Housing London’s Emergency Workers

Last November Mayor Sadiq Khan published the draft London Plan – the document that sets out the strategic framework for how the capital will develop over the coming decades. In response to a consultation on the plan, the LCCI published its latest report Brown for Blue: Land to house London’s emergency workers.

Blue light housing

The new report builds on the Chamber’s June 2016 publication Living on the Edge: Housing London’s Blue Light Emergency Services, which found that the majority of London’s essential, front-line ‘blue light’ emergency services personnel – police officers, firefighters, ambulance paramedics – live outside Greater London. This remains the case. LCCI learnt that the cost of housing in London has been a central factor as why most of our dedicated emergency services operatives live outside the capital. This is concerning as it gives rise to a host of impacts, most immediately on the emergency workers themselves, but also on the capital’s overall resilience preparedness.

Accordingly, LCCI has called on the Mayor to consider how London’s ability to deal with a major incident is impacted by the majority of frontline blue light personnel living outside the city. The Chamber also seeks an alteration to the London Plan so that it formally identifies the need for specialist emergency services housing as an important planning issue for the capital. A recommendation to consult on such a proposal was adopted by the final report of the independent review undertaken by Lord Toby Harris into London’s preparedness to respond to a terrorist incident. LCCI’s latest report takes those recommendations forward, and outlines practical proposals to provide housing for London’s emergency services, within the capital.


Alongside the need for housing for the emergency services, there is still land in London that is contributing little to London’s needs, including ‘brownspace’ in London’s Metropolitan Green Belt. LCCI has long called on the Mayor and boroughs to audit and map this disused and poor-quality land, and to assess if it could be developed to better serve the capital’s needs. For its new report, LCCI commissioned mapping specialists FIND to identify this brownspace. This exercise found that more than 300 hectares of London’s Green Belt are made-up of such disused, derelict or poorly-used land. Equivalent to 500 football pitches (but less than one per cent of the London Green Belt), it could potentially accommodate up to 20,000 new homes.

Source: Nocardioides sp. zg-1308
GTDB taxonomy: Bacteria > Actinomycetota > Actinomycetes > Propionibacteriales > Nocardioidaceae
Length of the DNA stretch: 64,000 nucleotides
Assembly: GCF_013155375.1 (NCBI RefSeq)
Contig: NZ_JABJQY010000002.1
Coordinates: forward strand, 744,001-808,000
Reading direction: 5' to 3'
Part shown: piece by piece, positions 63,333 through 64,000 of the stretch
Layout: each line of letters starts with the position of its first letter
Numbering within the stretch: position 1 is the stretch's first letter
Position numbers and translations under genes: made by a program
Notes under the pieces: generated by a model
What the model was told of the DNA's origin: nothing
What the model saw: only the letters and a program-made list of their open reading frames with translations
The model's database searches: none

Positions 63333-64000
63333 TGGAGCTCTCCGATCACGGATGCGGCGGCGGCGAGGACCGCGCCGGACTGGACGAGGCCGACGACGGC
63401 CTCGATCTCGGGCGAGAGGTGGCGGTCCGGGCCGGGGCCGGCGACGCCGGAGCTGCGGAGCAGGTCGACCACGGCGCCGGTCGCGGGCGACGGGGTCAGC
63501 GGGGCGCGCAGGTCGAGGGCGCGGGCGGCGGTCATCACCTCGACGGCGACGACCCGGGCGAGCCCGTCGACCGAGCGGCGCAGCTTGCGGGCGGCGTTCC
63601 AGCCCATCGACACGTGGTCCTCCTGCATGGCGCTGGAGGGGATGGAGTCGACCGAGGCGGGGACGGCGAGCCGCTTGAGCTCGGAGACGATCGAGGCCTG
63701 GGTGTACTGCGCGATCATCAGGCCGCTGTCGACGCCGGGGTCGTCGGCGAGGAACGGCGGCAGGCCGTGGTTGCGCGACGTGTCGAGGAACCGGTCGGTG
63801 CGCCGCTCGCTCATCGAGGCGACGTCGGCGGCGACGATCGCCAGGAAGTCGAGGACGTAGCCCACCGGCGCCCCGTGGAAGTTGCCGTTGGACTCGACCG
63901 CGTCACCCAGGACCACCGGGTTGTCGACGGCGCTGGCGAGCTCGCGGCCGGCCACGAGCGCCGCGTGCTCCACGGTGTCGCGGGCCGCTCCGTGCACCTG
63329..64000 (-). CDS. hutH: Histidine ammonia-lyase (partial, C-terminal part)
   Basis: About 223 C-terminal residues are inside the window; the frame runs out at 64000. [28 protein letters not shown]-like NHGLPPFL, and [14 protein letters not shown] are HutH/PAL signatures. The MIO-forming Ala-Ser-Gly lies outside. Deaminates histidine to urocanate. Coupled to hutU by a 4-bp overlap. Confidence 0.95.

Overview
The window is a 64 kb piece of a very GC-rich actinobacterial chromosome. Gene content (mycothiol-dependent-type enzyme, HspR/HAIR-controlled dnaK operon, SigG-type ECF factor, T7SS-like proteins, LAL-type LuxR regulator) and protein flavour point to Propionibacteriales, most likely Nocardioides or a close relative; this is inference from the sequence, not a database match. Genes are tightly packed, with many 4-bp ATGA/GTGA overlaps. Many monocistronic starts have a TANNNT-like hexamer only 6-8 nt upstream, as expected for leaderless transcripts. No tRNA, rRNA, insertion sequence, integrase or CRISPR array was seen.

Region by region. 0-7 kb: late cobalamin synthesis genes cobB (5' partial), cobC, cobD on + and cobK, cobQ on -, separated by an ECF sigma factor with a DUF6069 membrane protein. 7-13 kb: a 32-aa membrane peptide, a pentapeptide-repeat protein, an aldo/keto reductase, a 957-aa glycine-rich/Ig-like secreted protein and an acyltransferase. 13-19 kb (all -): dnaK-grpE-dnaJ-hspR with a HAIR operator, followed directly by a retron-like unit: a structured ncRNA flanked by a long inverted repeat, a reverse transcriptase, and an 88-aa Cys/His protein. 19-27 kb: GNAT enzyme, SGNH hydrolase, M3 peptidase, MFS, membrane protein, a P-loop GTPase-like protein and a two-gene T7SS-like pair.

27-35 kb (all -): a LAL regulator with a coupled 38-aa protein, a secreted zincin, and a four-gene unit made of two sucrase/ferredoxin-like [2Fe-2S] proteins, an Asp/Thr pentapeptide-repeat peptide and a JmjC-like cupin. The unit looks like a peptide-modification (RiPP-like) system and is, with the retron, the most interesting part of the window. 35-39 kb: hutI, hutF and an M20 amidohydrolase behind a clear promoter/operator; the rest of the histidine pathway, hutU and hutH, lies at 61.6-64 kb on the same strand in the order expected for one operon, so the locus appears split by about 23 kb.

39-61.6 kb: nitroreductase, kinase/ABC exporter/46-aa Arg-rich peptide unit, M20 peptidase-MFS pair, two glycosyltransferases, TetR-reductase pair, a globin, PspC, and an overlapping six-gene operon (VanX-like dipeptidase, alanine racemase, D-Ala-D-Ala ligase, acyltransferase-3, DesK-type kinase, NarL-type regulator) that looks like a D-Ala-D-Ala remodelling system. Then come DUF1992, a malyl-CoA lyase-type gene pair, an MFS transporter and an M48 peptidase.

Brown for blue

It does not make sense that derelict, poor-quality land has protected status while emergency services personnel often cannot even afford to live in London, and have to endure long commutes prior to starting their shift. LCCI’s report proposes that consideration be given to using a small portion of ‘brownspace’ in the 22 per cent of Greater London that is Metropolitan Green Belt for the specific need of affordable housing, to rent, for London’s blue light emergency services.


There is support for this amongst the capital’s business community, as is highlighted by recent LCCI commissioned polling by ComRes: 69 per cent of London businesses would back such a proposal. The mere mention of ‘building’ and ‘Green Belt’ can be contentious. However, LCCI’s proposal is for a limited intervention, with suitable safeguards, to provide homes for the men and women in essential ‘blue light’ emergency services.


To enable this, LCCI recommends that the London Land Commission be tasked with formally identifying all ‘brownspace’ in Greater London’s Metropolitan Green Belt. In addition, a way must be found to enable the identified brownspace to be utilised for blue light housing (which may require national planning policy to be challenged). LCCI therefore proposes that the Mayor and his team focus on two principal recommendations:

  • That the new London Plan should identify a ‘need’ for housing provision in London for front-line staff in the police, fire and ambulance paramedic services – in a similar way that previous reviews of the London Plan concluded there was a need for housing provision for older people and students
  • That the volume and location of ‘brownspace’ land in those London boroughs that have Metropolitan Green Belt within their confines, be collated by the Greater London Authority and the feasibility of it being utilised to build homes for rent by frontline staff in the police, fire and ambulance paramedic services be examined

This would be a significant undertaking, but one that would adequately prepare and enhance the resilience of our capital city as its population increases.

Thomas Wagemaakers, Policy Research Manager at LCCI

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